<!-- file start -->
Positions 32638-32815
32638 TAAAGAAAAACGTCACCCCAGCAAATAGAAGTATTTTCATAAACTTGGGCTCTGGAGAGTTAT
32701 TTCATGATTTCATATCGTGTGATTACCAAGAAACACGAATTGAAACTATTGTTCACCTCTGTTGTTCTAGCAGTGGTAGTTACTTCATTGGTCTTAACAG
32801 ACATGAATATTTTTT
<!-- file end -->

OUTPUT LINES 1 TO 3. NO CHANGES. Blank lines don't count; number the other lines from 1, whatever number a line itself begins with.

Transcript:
Positions 32638-32815
32638 TAAAGAAAAACGTCACCCCAGCAAATAGAAGTATTTTCATAAACTTGGGCTCTGGAGAGTTAT
32701 TTCATGATTTCATATCGTGTGATTACCAAGAAACACGAATTGAAACTATTGTTCACCTCTGTTGTTCTAGCAGTGGTAGTTACTTCATTGGTCTTAACAG